The financial aspect of the Committee's work must be considered. The Council and the Committee must be aware that investigations take both time and money. It has been the experience of the Committee on Dismissed Mathematicians that occasionally a site visit is an essential part of an investigation. The Committee should have this in mind when it chooses whether to investigate directly or to delegate, since both the time and the travel cost of a site visit might be reduced by the latter course.

The original charge was modified by a report entitled Report of the Committee to Write Rules for CAFTES and endorsed by the Council of 26 January 1977 as a three year trial with review at the Council of January 1980. The Rules are attached.

Miscellaneous Information

The Committee will have a small budget, so that correspondence, telephone calls, and similar items can be reimbursed. They will have the convenience of a telephone credit card. Their larger financial needs should be referred to the Agenda and Budget Committee through the Secretary, who is a member. At that level it can be decided whether funds, as for site visits, should be immediately forthcoming or budgeted by the Trustees.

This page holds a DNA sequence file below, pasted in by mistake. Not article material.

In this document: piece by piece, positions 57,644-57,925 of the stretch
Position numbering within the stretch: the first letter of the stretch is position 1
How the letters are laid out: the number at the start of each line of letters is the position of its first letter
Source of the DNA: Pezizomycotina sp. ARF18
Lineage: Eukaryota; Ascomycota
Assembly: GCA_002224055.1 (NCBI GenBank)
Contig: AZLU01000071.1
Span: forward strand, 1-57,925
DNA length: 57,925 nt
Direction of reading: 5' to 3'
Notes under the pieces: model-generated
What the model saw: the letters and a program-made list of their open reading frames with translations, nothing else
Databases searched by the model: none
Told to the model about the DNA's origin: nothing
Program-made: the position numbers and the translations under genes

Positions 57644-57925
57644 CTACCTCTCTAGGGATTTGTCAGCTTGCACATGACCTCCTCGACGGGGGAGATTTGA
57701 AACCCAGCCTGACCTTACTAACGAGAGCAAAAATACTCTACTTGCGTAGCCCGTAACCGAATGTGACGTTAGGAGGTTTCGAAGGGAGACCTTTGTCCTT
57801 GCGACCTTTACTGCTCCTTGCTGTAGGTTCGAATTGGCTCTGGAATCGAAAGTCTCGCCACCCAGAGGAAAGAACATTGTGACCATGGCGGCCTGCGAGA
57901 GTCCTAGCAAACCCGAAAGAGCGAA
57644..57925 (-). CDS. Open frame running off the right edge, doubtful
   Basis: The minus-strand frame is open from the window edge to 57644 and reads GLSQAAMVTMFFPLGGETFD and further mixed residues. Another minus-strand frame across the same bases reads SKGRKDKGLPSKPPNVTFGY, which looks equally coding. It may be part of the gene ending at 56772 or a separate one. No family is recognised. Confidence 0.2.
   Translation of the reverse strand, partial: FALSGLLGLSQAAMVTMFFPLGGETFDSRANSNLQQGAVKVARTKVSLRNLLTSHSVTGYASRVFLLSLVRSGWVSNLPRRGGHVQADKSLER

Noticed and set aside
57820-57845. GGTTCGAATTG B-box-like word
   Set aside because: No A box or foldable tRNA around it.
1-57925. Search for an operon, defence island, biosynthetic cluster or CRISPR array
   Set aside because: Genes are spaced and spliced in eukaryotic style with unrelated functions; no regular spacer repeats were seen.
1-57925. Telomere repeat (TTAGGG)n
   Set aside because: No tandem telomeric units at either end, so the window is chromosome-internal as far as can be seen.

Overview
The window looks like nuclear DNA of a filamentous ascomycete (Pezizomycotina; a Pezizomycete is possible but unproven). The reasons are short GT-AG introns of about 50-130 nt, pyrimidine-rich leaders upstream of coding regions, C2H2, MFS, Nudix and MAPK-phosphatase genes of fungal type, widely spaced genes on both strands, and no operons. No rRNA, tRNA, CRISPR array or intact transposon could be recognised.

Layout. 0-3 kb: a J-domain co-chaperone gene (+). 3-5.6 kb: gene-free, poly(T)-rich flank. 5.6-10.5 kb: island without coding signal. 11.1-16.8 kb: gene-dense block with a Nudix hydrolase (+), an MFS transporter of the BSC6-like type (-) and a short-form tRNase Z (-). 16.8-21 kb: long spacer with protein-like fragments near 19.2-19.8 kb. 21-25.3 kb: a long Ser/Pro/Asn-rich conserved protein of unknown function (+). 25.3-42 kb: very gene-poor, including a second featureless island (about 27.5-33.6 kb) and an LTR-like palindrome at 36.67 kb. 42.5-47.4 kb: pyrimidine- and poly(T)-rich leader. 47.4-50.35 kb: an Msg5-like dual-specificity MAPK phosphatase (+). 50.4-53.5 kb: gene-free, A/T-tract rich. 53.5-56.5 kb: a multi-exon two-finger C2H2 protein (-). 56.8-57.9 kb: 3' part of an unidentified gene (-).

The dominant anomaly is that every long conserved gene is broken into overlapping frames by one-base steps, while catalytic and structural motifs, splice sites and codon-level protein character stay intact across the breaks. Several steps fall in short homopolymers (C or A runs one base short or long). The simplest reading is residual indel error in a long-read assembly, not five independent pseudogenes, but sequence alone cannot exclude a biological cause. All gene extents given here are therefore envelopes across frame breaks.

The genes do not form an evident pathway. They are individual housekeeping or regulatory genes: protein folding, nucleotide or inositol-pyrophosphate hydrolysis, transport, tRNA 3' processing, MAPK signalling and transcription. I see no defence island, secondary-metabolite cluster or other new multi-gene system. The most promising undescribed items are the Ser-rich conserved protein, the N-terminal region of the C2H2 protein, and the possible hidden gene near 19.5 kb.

Note to the Chair

Committee chairs should be informed, at the beginning of each fiscal period, of the budget of their committees and cautioned to remain within the budget. Such items as travel reimbursement, accommodations, and meals for guests of any kind fall within these budgets.

For the purpose of archiving the committee activities, the Secretary maintains a central file system for archiving committee records. Committee Chairs are asked to submit committee records on yearly basis. Chairs can submit material at their discretion, and some materials that they may wish to provide are meeting minutes, agenda, and emails. Confidential material should be noted, so that it can be handled in a confidential manner.


Past Members

A list of current and past members is available here: